Without further ado, then, part two of our examination of the religious orientations – personal and political – of Republican presidential candidates for 2016.

Chris Christie (announced on June 30): The governor of New Jersey (since 2010) has a reputation for outspoken brashness, which he embraces in his campaign slogan: “Telling it like it is.” He explains this tendency by way of ethnic identity in a video on the front page of his campaign website: “I had an Irish father and a Sicilian mother.” Readers of Matt Jacobson’s excellent book Roots, Too will recognize that this proud claiming of these national heritages ties Christie firmly to a particular narrative of American immigrant identity, connecting him to a romanticized notion of the Ellis-Island-era immigrant, once downtrodden but now firmly pulled up by bootstraps. Christie’s ethnic heritage is also deeply connected to his identity as a Catholic, which has informed his opposition to abortion and his support for government vouchers for parochial schools. His position on gay rights has been more complicated, however. Christie stated in 2011 that: “My religion says it’s a sin [but] . . . I think if someone is born that way it’s very difficult to say then that that’s a sin.” In 2013 he signed a statewide ban on reparative therapy (popularly known as “ex-gay” or “pray the gay away” therapy) but also vetoed a bill to legalize same-sex marriage in New Jersey, and he recently criticized the Supreme Court’s decision on this matter.

Lindsey Graham (announced on June 1): Graham has represented South Carolina in the U.S. Congress for twenty years, first as a member of the House of Representatives (1995–2003) and now as a Senator (since 2003). A lifelong Southern Baptist, Graham generally hews to the moral positions typical of the religious right. His campaign website identifies “Securing Our Values” as one of Graham’s top three priorities, elaborating that: “Strong families, constitutional liberties, and the sanctity of life form the bedrock on which our nation was founded.” He recently reintroduced a bill into Congress that would criminalize abortion after 20-weeks’ gestation, even naming the bill for himself on his campaign website. His opposition to “Radical Islam” is the centerpiece of his foreign policy platform and has also informed his response to domestic issues. Last month, he reacted to the massacre at a historically black Charleston church by comparing the shooter’s motivations to “Mideast hate.” He has also recently made headlines for advising the GOP to “accept” the Supreme Court’s ruling on same-sex marriage, but notably – in the same statement – renewed his commitment to “protect the religious liberties of those who believe that opposing same sex marriage is part of their faith.”

Bobby Jindal (announced on June 24): The son of Indian immigrants, Jindal was raised Hindu but converted to Protestant Christianity, based in part on the influence of a high school classmate (who was Southern Baptist). In college, he converted to Roman Catholicism and now identifies as an “evangelical Catholic.” Religiously and politically, Jindal speaks the language of evangelical Protestantism. In 2014, he gave the commencement address at Jerry Falwell’s Liberty University, focusing on his conversion to Christianity but glossing over his move to the Catholic branch of the faith. At a Good Friday prayer breakfast in April this year, he eloquently captured a core premise of modern conservative Christianity in his statement: “I don’t know about you, but sometimes it feels like evangelical Christians are the only group that it’s okay to discriminate against in this society.” In May of this year, Jindal signed an executive “Marriage and Conscience Order” in response to Louisiana legislators’ refusal to pass a religious freedom bill similar to the recent Indiana law that sparked controversy for its potential to promote discrimination against members of the LGBT community. Jindal has also been an outspoken opponent of abortion and “radical Islam.”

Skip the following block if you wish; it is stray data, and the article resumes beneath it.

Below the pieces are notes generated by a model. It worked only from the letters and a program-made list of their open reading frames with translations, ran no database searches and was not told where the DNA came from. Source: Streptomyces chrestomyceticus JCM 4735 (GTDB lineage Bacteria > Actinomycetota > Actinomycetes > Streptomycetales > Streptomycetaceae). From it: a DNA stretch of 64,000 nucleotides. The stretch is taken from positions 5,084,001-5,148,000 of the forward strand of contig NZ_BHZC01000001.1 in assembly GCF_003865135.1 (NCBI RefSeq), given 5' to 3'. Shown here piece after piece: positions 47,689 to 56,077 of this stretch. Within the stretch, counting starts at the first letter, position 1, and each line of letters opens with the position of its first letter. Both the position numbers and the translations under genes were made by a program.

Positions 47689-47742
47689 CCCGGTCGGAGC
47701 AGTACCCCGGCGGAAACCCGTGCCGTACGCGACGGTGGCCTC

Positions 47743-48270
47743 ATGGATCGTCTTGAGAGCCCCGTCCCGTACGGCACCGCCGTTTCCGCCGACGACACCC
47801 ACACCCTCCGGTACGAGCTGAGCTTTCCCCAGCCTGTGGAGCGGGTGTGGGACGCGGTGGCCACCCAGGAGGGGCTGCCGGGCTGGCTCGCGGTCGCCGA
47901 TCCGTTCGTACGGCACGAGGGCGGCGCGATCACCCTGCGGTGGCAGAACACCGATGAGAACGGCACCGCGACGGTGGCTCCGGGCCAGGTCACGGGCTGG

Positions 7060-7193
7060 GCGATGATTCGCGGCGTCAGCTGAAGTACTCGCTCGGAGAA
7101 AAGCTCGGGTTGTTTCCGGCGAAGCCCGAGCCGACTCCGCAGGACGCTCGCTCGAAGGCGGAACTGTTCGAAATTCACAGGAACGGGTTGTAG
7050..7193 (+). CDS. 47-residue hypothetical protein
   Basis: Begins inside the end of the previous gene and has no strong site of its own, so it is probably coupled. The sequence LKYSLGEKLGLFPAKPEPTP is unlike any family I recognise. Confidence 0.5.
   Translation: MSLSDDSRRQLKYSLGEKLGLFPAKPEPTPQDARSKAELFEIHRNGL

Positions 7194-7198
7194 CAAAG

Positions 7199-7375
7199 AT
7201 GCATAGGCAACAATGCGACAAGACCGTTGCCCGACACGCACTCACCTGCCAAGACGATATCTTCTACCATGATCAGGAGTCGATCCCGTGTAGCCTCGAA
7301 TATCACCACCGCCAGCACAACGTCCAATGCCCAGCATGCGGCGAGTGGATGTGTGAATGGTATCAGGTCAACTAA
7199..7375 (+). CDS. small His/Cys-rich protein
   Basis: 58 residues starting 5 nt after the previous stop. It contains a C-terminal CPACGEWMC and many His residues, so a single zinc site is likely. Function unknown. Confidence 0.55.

George Pataki (announced on May 28): In a GOP field with a surprising number of Catholic candidates, some (like Jindal, Bush, Rubio, and Santorum) have foregrounded their faith and underscored their commonalities with other conservative Christians. Others (including Christie and Pataki) have chosen not to make religion a central feature of their campaigns. Pataki served as Governor of New York for nine years, from 1995 to 2006. He frequently highlights his service as governor during and after the September 11 attacks, and has said that “radical Islam” is one of the most pressing threats to American freedom. However, he has not made his opposition to radical Islam central to his campaign in the way that both Graham and Jindal have done. Instead, Pataki’s campaign announcement centers on an appeal overcome “those things which might seem superficially to divide us.” He has chastised the national GOP for focusing on issues like same-sex marriage and abortion, which he sees as “a distraction” in federal politics. As governor, he signed an important 2002 gay-rights bill and more recently asserted his opposition to Indiana’s religious freedom law in light of its potential to authorize discrimination against gays and lesbians. Pataki’s record on reproductive issues is more mixed. He identifies as pro-choice, and signed a 2002 law requiring insurers to cover contraception regardless of religious objections. However, he also vetoed a 2005 bill that would have made emergency contraception available without a prescription, and he supported a measure requiring parental notification for minors seeking abortions.